Director: Ken Loach
Cast: Dave Turner, Ebla Mari, Claire Rodgerson, Trevor Fox
Release: 29th September 2023
Ken Loach has been one of British film’s mainstays since his first feature film, Poor Cow, in 1967, and the widely acclaimed Kes, which followed in 1969, is still regarded as one of the finest British films of all time. His influence is far-ranging, with continued acclaim and success well into his 80s, winning the Palme d’Or and BAFTA for Best British Film for I, Daniel Blake. His latest film, The Old Oak, set to be his last, is another piece on British society, tackling the state of the economy in Northern Britain and the Syrian refugee crisis.
The film’s first shots are recordings of a group of refugees arriving in a small town in County Durham in 2016, being heckled off the bus and one having her prized camera smashed. It instantly sets the tone and shows that the locals are hostile.
The Old Oak is a local pub run by TJ (Dave Turner), a man who has been through the wringer with the pub and his dog, the last things he has to cling to, divorced and with a son who no longer speaks to him. Despite the hardships life has thrown at him, TJ is one of the few locals to show compassion to the refugees, with a small group of others checking in on them and making them feel more at home, striking up a friendship with Yara, helping fix her camera.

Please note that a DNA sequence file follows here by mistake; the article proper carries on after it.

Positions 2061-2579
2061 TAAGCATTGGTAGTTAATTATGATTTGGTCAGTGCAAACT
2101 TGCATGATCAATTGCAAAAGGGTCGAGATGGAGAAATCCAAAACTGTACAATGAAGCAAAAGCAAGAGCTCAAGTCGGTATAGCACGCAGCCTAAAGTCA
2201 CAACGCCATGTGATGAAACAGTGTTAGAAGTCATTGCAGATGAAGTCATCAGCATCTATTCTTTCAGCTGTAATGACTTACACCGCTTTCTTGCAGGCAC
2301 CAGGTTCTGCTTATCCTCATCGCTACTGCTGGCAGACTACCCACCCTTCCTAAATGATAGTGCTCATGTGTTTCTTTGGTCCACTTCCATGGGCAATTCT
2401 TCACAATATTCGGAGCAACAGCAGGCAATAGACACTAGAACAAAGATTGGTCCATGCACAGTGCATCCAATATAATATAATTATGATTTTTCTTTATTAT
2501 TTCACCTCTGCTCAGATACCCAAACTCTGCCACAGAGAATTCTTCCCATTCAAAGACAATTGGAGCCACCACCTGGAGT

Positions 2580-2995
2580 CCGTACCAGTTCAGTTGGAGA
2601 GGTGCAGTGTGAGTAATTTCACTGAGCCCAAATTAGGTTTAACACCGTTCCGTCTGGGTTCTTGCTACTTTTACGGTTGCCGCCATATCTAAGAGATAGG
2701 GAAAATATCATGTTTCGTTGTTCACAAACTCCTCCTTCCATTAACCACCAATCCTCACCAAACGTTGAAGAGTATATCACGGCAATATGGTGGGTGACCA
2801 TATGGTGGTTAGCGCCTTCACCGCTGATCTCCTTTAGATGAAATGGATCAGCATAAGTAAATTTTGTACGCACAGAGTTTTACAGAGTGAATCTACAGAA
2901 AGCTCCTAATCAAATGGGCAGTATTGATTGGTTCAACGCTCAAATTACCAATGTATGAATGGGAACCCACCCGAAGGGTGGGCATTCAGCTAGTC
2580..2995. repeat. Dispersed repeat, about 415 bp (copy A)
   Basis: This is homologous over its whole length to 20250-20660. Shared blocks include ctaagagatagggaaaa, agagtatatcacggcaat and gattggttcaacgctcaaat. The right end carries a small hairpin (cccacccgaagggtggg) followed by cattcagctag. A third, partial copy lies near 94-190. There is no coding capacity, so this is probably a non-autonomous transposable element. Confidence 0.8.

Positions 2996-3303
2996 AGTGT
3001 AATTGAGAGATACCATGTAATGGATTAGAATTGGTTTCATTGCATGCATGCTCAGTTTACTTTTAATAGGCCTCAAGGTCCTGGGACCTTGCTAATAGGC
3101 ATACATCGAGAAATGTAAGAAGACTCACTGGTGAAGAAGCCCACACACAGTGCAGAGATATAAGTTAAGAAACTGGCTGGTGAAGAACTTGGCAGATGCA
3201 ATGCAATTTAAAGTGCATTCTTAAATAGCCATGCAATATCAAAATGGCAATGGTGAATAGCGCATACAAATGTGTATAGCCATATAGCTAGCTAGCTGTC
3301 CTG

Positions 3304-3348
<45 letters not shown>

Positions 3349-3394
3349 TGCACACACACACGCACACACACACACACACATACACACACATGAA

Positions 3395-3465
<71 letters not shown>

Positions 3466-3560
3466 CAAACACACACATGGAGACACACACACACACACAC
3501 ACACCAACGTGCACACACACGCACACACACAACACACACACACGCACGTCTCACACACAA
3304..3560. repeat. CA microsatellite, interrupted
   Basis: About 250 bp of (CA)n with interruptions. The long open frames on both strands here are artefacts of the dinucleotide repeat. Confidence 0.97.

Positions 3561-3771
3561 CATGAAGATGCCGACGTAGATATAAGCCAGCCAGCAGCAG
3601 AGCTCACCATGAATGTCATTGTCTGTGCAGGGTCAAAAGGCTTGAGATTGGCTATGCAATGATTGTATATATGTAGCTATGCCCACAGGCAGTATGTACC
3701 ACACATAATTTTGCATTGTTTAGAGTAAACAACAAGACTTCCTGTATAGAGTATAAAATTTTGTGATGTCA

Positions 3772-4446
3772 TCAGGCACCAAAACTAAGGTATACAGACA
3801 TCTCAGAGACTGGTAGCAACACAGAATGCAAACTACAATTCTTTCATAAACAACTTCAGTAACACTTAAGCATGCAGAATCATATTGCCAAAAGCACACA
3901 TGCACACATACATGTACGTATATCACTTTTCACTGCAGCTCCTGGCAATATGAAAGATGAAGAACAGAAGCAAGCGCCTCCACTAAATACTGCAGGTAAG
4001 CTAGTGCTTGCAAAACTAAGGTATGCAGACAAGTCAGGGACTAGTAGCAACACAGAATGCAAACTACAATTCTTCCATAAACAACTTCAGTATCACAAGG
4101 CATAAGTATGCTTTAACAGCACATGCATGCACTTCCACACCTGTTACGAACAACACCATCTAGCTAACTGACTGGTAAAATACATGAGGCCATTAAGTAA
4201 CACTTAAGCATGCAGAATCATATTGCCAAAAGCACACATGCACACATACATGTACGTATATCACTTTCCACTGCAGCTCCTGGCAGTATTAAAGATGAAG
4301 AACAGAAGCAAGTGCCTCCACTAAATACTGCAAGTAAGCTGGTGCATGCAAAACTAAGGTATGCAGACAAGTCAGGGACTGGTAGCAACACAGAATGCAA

This is very much at odds with the regulars at his pub, who want nothing to do with it and don’t think TJ should either. While showing the xenophobia of the community, Loach offers the deprivation the once prosperous area has endured, choosing to set it in 2016, clearly meant to reference the Brexit referendum. If it is hard to watch, it shows people experiencing poverty of the human spirit; in the 2nd half of the film, the town bands together to provide food and companionship for one another, making The Old Oak a beacon of light in a dark time.
The relationship between TJ and Yara is the glue that binds the film together as two people worlds apart find much in common and appreciate each other’s worldview, learning from one another. There is a moving sequence where the pair visit Durham Cathedral, again offering hope where, earlier in the film, it doesn’t seem like there is much to be found.
As a director, Loach still has much to say, and showing a positive side to the area is a welcome decision. If indeed this is his final film, he has gone out on a high note, showing all that he has come to contribute to British cinema since 1967.
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